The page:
Using the techniques of ancestral reconstruction, we will reverse this evolutionary process to identify ancient hydrolases capable of digesting modern PET plastics. These new hydrolases will then serve as the starting point for directed evolution towards a refined PET degradation activity. By stepping back to antecedent enzymes, this process will allow us to control an evolutionary trajectory unmarred by competing evolutionary processes in biology. Using deep sequencing of the evolving library of PETases, we will identify sequence characteristics of enzymes capable of binding to and digesting plastic surfaces. Coupling these discoveries with biophysical and structural characterization of isolated new PETases will allow us to establish engineering requirements for enzymes capable of processing a wider array of plastics.

General admissions criteria
The project requires a candidate with a good first degree (minimum 2.1 or equivalent) in Biochemistry, Chemical Biology, Biophysics and/or Structural Biology or a related subject, and a desire to excel as a disciplined scientist within a cohesive research team. Potential applicants with a Masters-level qualification, or equivalent experience in a relevant field, are strongly encouraged to apply.

How to Apply
We’d encourage you to contact Dr. Bruce Lichtenstein () or Prof. John McGeehan () to discuss your interest before you apply, quoting both the project code and the project title.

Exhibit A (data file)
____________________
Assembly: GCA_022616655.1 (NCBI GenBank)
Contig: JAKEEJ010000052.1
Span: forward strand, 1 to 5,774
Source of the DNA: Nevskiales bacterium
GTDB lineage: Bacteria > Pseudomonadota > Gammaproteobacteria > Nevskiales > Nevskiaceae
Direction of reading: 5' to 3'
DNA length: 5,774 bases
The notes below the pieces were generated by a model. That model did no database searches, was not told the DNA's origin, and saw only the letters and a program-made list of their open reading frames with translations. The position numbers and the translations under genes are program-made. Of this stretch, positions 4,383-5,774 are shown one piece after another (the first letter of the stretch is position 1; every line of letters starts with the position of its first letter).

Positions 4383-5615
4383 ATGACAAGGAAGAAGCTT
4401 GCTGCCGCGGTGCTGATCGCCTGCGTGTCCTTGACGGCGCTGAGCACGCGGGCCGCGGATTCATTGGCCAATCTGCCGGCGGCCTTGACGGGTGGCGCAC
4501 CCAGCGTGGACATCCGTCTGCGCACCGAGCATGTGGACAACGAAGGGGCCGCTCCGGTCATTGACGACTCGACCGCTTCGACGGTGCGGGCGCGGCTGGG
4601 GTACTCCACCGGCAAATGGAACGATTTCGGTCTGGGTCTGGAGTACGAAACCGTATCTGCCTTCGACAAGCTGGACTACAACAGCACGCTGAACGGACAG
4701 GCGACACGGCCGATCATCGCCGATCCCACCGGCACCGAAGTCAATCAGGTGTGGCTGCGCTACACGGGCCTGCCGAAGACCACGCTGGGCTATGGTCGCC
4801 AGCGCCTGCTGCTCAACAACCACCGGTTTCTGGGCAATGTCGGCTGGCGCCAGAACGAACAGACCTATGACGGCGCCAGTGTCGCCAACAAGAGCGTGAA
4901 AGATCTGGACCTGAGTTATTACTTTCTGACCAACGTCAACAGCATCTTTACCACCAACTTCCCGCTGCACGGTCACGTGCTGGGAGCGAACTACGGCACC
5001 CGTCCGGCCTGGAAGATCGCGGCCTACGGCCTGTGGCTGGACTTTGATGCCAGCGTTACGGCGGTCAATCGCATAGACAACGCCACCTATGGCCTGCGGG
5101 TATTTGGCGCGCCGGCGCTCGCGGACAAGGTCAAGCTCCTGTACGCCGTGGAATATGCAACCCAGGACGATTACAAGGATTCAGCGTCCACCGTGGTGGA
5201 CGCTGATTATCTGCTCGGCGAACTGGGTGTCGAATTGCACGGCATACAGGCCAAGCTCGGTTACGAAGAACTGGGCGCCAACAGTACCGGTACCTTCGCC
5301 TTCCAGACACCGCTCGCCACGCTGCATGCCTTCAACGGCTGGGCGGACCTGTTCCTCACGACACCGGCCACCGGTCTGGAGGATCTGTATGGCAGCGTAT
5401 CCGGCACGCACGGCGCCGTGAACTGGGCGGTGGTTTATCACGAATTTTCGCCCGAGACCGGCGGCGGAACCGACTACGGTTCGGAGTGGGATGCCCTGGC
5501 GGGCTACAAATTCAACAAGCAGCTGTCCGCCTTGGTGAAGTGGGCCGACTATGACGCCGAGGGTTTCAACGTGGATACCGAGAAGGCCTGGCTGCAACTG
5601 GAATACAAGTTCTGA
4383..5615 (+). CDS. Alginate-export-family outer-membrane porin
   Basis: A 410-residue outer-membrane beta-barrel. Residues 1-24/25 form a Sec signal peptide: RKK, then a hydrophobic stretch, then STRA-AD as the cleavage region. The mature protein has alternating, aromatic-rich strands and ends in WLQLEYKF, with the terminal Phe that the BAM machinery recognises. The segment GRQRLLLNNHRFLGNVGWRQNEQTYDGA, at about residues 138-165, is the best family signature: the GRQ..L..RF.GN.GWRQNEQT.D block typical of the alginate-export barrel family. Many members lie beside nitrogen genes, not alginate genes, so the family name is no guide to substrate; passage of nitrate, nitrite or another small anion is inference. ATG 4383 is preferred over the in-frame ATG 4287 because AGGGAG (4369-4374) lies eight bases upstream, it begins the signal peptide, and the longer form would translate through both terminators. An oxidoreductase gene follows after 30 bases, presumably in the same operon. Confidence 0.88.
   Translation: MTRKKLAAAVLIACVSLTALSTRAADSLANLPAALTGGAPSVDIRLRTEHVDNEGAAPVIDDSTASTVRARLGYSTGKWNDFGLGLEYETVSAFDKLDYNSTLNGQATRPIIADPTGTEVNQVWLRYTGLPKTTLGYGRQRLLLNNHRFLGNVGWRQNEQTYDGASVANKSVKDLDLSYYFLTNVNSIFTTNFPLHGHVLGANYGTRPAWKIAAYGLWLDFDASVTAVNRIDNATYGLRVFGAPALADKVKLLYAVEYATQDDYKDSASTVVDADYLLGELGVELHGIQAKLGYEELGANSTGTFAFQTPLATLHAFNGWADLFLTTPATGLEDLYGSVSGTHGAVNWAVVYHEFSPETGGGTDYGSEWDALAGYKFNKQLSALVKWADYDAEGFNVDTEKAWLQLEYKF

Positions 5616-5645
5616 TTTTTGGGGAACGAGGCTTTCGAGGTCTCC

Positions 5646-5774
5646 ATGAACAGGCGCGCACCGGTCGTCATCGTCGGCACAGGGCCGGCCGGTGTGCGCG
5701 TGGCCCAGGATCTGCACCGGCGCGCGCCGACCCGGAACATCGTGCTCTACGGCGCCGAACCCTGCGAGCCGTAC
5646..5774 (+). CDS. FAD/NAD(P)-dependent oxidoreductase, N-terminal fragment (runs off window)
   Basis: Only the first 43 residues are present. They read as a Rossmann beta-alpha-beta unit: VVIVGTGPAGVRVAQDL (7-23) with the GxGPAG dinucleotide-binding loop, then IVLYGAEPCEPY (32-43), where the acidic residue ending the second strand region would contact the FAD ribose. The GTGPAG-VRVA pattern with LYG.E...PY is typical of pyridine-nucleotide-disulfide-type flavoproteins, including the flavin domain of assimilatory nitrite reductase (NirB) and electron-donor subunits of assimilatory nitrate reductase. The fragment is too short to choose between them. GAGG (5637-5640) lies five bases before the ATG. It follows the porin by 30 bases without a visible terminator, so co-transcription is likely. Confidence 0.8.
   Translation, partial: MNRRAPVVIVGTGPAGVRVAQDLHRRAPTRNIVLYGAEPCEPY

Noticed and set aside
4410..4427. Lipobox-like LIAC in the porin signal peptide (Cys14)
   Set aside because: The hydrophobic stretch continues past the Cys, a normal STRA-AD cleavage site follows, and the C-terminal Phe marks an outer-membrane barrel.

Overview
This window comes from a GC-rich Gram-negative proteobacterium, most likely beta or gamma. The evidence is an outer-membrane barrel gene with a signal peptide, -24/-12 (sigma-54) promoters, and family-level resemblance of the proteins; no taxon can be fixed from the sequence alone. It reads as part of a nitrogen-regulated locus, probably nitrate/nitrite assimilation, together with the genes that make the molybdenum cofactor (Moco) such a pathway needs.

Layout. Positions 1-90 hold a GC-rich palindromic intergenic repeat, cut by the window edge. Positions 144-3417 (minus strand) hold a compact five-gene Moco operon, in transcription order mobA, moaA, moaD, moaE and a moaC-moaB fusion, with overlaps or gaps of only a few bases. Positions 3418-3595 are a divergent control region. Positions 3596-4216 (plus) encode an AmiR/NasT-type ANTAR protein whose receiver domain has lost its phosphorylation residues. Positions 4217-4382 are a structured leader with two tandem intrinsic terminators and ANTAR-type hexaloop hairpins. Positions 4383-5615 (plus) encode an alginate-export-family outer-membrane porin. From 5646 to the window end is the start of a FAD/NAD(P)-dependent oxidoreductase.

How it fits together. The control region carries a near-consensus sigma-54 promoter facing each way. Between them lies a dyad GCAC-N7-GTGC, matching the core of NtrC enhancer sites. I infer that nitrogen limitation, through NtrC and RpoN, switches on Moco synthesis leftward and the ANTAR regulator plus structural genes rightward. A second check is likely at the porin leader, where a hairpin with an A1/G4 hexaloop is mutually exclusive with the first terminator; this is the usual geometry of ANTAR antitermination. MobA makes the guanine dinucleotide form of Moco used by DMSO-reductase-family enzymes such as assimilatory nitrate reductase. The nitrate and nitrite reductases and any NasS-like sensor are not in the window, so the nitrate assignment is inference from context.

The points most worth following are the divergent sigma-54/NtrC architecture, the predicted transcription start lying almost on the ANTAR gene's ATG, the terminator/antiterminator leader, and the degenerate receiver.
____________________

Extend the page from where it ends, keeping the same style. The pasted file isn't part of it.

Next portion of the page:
When you are ready to apply, you can use our online application form making sure you submit a personal statement, proof of your degrees and grades, details of two referees, proof of your English language proficiency and an up-to-date CV. Our ‘How to Apply’ page offers further guidance on the PhD application process.

If you want to be considered for this funded PhD opportunity you must quote project code BIOL5170220 when applying.

Funding Notes

The studentship is available to UK and EU students only and covers tuition fees and an annual maintenance grant of £15,009 (UKRI 2019/20 rate) for three years. University funding will be made available to offer extensions into a 4th year where this will maximise scientific output and boost research careers. Funds of £7,500 per annum are available to cover research expenses and support attendance at workshops and conferences.


1. Araújo, R. et al. Tailoring cutinase activity towards polyethylene terephthalate and polyamide 6,6 fibers. J. Biotechnol. 128, 849–857 (2007).
2. Müller, R.-J., Schrader, H., Profe, J., Dresler, K. & Deckwer, W.-D. Enzymatic Degradation of Poly(ethylene terephthalate): Rapid Hydrolyse using a Hydrolase from T. fusca. Macromol. Rapid Commun. 26, 1400–1405 (2005).
3. Zheng, Y., Yanful, E. K. & Bassi, A. S. A review of plastic waste biodegradation. Critical Reviews in Biotechnology 25, 243–250 (2005).
4. Yoshida, S. et al. A bacterium that degrades and assimilates poly(ethylene terephthalate). Science. 351, 1196–1199 (2016).
5. Austin, H. P. et al. Characterization and engineering of a plastic-degrading aromatic
polyesterase. Proc. Natl. Acad. Sci. 115, E4350–E4357 (2018).